Album: Fifth Dimension.
Here is one of my most indefensible of all of the indefensible positions I will take while doing the Certain Songs project: Fifth Dimension is my favorite Byrds album. And it’s not even close. Well, kinda close, cos I also love Younger Than Yesterday.
On the face of it, I realize that’s ludicrous. Fifth Dimension is a mess: they’d lost their primary songwriter in Gene Clark, so it features two instrumentals (if you count that song about flying in a lear jet); an alien abduction song; the mandated-by-1960s-law cover of “Hey Joe;” two songs written by “Traditional,” and – worst of all – four songs co-written by “David Crosby.”
But of course the instrumentals are charming; the alien abduction song was a single; “Hey Joe” is fun and energetic; one of the “Traditional” songs is one of the Prettiest Songs Ever Recorded and one of the David Crosby co-writes …well, we will get to that in a day or two.
Then there is the title track, which is the first Byrds song credited soley to Jim McGuinn, who starts it while falling through infinity all by his lonesome …
Oh how is it that I could come out to here and be still floating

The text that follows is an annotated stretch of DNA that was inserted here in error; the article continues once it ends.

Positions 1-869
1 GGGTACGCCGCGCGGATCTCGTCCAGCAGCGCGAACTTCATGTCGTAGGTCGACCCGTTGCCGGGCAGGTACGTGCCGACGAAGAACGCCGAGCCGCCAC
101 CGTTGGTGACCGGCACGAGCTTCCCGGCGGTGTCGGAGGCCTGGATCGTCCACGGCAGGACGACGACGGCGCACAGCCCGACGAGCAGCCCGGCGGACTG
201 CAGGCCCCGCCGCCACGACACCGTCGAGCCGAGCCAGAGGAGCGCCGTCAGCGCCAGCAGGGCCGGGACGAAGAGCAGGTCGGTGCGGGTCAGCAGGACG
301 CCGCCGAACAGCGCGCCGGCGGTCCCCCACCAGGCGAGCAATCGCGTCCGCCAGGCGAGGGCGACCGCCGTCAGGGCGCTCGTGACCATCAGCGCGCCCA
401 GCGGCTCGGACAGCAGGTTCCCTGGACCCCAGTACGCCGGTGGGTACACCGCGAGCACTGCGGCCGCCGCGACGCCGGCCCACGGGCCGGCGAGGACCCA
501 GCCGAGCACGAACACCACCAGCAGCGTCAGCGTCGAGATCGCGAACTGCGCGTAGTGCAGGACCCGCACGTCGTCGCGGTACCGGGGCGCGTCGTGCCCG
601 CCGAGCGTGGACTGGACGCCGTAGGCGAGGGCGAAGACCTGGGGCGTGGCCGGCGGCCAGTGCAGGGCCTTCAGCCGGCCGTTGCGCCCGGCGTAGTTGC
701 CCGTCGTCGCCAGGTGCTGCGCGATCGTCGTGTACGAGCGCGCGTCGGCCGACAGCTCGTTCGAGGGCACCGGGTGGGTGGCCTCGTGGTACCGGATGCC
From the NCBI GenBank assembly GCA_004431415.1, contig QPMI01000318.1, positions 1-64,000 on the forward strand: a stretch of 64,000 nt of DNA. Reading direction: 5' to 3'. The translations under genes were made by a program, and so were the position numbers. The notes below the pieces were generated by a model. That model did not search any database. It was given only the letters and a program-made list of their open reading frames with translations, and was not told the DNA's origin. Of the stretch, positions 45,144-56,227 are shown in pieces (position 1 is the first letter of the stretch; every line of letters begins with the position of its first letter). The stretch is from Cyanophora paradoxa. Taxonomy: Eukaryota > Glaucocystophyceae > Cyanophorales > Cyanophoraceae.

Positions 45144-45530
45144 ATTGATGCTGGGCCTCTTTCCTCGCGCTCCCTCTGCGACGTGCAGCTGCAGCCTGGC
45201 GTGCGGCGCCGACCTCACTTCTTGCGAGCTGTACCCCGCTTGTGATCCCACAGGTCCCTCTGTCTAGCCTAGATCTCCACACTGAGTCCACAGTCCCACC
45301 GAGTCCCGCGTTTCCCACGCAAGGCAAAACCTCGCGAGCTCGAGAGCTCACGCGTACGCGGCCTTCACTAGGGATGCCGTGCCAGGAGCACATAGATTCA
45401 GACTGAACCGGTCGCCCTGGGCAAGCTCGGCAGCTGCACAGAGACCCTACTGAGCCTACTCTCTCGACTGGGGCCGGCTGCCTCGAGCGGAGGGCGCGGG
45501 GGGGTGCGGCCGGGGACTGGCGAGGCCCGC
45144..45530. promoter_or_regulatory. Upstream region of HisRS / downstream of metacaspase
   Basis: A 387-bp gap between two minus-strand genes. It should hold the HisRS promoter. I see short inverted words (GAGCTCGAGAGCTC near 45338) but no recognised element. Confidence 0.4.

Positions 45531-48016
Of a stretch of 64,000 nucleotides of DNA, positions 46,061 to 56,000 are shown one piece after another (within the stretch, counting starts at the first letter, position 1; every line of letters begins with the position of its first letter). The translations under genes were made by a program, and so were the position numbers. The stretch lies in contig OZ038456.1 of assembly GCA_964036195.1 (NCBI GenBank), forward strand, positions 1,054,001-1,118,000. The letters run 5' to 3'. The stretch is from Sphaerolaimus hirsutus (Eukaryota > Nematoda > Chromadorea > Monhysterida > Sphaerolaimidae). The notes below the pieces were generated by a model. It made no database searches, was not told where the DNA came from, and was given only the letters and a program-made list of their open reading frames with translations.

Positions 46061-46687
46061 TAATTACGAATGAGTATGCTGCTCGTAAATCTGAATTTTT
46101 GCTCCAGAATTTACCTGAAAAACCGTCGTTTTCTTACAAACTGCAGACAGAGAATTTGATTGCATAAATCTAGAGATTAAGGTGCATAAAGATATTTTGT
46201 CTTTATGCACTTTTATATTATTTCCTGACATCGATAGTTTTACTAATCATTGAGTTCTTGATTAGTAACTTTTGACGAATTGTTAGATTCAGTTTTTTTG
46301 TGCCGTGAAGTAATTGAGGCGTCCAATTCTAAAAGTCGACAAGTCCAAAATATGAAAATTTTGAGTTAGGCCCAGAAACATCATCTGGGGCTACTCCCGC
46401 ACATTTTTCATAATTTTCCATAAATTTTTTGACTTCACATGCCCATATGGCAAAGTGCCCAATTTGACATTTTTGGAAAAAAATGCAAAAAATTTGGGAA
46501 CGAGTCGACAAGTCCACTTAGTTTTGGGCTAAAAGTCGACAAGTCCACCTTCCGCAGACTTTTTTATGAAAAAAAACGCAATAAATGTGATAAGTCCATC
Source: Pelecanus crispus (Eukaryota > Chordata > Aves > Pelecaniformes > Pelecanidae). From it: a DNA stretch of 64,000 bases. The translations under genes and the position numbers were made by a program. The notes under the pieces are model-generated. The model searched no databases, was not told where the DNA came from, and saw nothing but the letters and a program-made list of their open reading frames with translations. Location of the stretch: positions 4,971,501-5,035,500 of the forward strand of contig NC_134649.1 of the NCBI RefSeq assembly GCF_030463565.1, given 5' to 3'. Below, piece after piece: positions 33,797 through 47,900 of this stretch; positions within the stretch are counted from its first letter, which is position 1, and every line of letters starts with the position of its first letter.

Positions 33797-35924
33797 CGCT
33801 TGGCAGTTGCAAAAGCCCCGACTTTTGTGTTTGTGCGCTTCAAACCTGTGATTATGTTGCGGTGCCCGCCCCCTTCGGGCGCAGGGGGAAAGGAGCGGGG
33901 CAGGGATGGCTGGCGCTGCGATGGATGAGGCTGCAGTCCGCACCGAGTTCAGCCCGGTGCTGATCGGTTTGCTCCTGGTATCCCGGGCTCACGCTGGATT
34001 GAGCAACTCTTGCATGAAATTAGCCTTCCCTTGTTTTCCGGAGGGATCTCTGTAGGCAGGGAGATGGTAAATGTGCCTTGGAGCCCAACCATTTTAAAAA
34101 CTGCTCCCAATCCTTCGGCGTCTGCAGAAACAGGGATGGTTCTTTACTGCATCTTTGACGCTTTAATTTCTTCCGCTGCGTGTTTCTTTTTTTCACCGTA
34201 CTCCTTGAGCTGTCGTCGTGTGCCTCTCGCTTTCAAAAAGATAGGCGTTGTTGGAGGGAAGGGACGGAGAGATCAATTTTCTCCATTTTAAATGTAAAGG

And never hit bottom and keep falling through
Just relaxed and paying attention
All my two dimensional boundaries were gone I had lost to them badly
I saw the world crumble and thought I was dead
But I found my senses still working
As McGuinn continues waltzing through time and space, he picks up David Crosby and Chris Hillman, who chime in about halfway through, their eternal harmonies also lyrically apropos:
And I opened my heart to the whole universe and I found it was loving
And I saw the great blunder my teachers had made
Scientific delirium madness
Yes, it sounds like hippie-dippie bullshit – OK, it is hippie-dippie bullshit – but it’s also some of the best American psychedelic music ever made. Even if McGuinn has always insisted it was about Einstein’s Theory of Relativity and not LSD. Sometimes a trip through the fifth dimension is just a trip through the fifth dimension!
Besides, had Einstein still been alive, he probably would stopped everything else he was doing in order to write the Theory of David Crosby’s Harmony Vocal on the Phrase “Stilllllll Floating” Near The End of “5D.” My understanding is that Neil DeGrasse Tyson is going to dedicate a whole new episode of Cosmos to trying to explain just how significant that harmony is.
And at the end, when Van Dyke Parks chimes in with an ethereal pipe organ underneath McGuinn’s guitar solo, it sounds like the music St. Peter is blasting from the Pearly Gates in order to remind people what’s at stake there. You get in, you get to hear The Byrds for eternity.
Fan-Made Video for “5D (Fifth Dimension)”